Unusual marketing techniques are often employed to get people's attention. Consumers, who are often inundated with advertisements, are more likely to remember something surprising and unusual and as a result the product or service is more likely to make an impression. For a brand, unusual marketing techniques can increase sales and levels of recognition amongst consumers.
Procter & Gamble, the American consumer goods corporation and the company behind well-known household brands such as Olay, Febreze and Oral-B, has recognised a lucrative consumer group who's spending habits are expected to rise to £1.09 trillion by 2020 in the US alone. This consumer group is none other than Generation Y, or the millennials. For those that may not know what a millennial is, the dictionary tells us that this is a person reaching young adult in the early 21st century and so, by that definition, this puts any adult under the age of 35 in that category.
In an attempt to reach out to this lucrative consumer group, Procter & Gamble is planning on using well known text acronyms on its products that have become synonymous with the way in which millennials converse over text. It has been reported that Procter & Gamble has applied to trade mark the acronyms 'LOL' and 'WTF' (the former standing for 'laugh out loud' and the latter perhaps too crass to spell out) as applied to household products such as detergents and air fresheners.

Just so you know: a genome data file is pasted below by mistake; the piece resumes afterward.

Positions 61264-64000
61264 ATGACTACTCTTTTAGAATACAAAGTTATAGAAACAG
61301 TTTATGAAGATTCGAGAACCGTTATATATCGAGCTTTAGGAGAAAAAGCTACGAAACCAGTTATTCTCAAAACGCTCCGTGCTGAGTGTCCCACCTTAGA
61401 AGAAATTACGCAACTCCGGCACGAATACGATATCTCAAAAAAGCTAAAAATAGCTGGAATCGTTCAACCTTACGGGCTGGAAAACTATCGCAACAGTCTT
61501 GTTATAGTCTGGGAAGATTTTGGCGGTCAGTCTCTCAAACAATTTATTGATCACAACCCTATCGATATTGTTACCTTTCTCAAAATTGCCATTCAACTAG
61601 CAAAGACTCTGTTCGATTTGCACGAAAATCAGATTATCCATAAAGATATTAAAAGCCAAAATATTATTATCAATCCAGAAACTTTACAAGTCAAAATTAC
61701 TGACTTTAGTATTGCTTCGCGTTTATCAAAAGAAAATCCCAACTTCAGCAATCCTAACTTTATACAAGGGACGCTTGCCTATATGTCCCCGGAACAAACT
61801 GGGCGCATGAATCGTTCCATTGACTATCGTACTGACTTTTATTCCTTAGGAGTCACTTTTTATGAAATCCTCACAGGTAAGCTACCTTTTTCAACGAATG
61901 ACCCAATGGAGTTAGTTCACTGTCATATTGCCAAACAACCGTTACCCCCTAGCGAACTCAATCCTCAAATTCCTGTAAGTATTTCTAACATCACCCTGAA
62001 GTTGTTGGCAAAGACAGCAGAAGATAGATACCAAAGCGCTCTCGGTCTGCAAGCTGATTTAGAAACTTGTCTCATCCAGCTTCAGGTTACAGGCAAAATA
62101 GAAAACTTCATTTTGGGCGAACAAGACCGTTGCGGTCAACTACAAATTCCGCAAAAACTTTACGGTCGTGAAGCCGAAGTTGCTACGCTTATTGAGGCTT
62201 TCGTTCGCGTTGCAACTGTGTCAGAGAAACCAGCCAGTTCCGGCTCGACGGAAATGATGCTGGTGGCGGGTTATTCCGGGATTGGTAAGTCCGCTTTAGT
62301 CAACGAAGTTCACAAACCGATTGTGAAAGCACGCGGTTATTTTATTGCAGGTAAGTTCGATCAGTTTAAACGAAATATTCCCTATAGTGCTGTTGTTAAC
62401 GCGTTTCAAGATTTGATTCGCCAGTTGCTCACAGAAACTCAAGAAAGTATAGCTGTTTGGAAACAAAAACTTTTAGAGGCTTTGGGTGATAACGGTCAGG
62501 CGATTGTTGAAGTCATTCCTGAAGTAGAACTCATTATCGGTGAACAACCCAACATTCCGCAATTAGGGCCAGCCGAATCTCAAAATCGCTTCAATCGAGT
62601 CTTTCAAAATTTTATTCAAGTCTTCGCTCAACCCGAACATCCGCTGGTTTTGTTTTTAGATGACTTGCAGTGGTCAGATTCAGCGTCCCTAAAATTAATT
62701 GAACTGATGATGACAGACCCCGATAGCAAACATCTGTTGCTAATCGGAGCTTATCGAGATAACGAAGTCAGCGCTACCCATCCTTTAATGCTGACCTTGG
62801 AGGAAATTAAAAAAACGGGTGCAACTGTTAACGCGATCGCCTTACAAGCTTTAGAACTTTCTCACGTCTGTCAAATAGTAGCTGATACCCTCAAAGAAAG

In its attempt at trade marking these acronyms, Procter & Gamble are hoping to lure in under 35's who may be surprised to see slang on the packaging of a product in a supermarket. Procter & Gamble hope this strategy will help them to win over the younger crowd who may feel a sense of affiliation with the brand and the marks.
The trade mark applications have not yet been approved but if they are, we may be seeing this unusual brand strategy play out in our supermarkets.
If you have any questions on the above, please do not hesitate to contact the team at McDaniel & Co. on 0191 281 4000 or firstname.lastname@example.org: News, Trade Marks